Current approach to the treatment of vasovagal syncope in adults

Intern Emerg Med. 2023 Jan;18(1):23-30. doi: 10.1007/s11739-022-03102-w. Epub 2022 Sep 18.


Vasovagal syncope (VVS) is the most common cause of transient loss of consciousness. Although not associated with mortality, it causes injuries, reduces quality of life, and is associated with anxiety and depression. The European and North American cardiac societies recently published syncope clinical practice guidelines. Most patients with VVS do well after specialist evaluation, reassurance and education. Adequate hydration, increased salt intake when not contraindicated, and careful withdrawal of diuretics and specific hypotension-inducing drugs are a reasonable initial strategy. Physical counterpressure maneuvers might be helpful but can be of limited efficacy in older patients and those with short or no prodromes. Orthostatic training lacks long term efficacy and is troubled by non-compliance. Yoga might be helpful, although the biomedical mechanism is unknown. Almost a third of VVS patients continue to faint despite these conservative measures. Metoprolol was not helpful in a pivotal randomized clinical trial. Fludrocortisone and midodrine significantly reduce syncope recurrences with tolerable side effects, when titrated to target doses. Pacing therapy with specialized sensors appears promising in carefully selected population who have not responded conservative measures. Cardioneuroablation may be helpful but has not been studied in a formal clinical trial.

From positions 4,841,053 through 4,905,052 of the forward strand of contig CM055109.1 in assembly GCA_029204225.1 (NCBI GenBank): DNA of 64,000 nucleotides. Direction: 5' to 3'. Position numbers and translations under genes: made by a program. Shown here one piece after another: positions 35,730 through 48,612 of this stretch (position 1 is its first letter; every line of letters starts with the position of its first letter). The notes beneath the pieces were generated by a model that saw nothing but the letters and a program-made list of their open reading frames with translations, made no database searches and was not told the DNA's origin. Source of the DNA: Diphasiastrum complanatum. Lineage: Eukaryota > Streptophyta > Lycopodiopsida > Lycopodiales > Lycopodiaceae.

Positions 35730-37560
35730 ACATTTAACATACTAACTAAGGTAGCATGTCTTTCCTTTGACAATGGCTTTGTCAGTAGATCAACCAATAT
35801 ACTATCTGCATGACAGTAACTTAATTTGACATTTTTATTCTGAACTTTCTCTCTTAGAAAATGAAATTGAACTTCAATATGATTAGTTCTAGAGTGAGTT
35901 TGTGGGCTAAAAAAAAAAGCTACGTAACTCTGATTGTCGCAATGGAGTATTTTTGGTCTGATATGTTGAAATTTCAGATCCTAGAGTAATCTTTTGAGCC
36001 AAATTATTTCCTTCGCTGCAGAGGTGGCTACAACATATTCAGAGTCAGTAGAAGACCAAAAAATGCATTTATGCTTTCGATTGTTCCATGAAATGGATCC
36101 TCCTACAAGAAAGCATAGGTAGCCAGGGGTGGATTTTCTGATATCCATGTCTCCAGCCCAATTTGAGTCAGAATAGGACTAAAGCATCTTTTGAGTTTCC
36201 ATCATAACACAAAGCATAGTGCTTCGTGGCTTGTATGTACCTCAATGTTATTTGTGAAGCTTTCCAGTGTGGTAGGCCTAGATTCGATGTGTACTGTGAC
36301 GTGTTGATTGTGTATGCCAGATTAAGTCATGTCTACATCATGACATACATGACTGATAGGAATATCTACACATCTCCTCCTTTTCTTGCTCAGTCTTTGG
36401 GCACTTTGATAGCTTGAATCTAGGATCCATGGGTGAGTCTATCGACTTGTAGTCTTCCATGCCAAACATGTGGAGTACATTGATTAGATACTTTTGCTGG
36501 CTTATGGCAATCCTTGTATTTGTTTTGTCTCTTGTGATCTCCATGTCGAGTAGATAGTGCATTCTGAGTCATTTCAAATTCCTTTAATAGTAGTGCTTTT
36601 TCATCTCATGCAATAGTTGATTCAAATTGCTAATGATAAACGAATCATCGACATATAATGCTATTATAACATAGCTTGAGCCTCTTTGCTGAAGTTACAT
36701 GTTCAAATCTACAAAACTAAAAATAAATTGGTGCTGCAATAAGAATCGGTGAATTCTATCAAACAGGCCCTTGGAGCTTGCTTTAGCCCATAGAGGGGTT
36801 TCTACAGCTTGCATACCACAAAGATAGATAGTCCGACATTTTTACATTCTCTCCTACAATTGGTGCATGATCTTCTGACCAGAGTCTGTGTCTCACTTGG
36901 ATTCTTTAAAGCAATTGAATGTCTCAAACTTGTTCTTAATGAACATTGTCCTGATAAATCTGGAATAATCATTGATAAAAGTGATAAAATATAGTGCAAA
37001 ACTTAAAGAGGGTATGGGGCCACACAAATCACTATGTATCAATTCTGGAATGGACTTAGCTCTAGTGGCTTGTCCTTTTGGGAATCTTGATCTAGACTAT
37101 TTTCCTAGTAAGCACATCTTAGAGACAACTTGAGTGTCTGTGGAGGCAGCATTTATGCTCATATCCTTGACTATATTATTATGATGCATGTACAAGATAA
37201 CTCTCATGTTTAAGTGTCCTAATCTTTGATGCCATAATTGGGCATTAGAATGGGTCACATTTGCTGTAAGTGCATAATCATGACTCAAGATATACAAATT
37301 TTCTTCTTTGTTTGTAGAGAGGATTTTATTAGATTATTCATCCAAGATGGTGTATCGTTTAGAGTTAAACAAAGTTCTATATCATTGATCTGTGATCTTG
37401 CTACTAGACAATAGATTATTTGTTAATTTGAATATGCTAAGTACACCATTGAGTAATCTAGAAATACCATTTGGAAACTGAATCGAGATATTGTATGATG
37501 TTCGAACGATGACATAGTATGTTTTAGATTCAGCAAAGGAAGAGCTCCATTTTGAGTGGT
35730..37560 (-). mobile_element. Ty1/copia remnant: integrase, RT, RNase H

Keywords: CLS pacemaker; Fludrocortisone; Injuries; Midodrine; Quality of life; Vasovagal syncope.

Publication types

  • Review

MeSH terms

  • Adult
  • Aged
  • Humans
  • Midodrine* / therapeutic use
  • Quality of Life
  • Randomized Controlled Trials as Topic
  • Syncope, Vasovagal* / therapy


  • Midodrine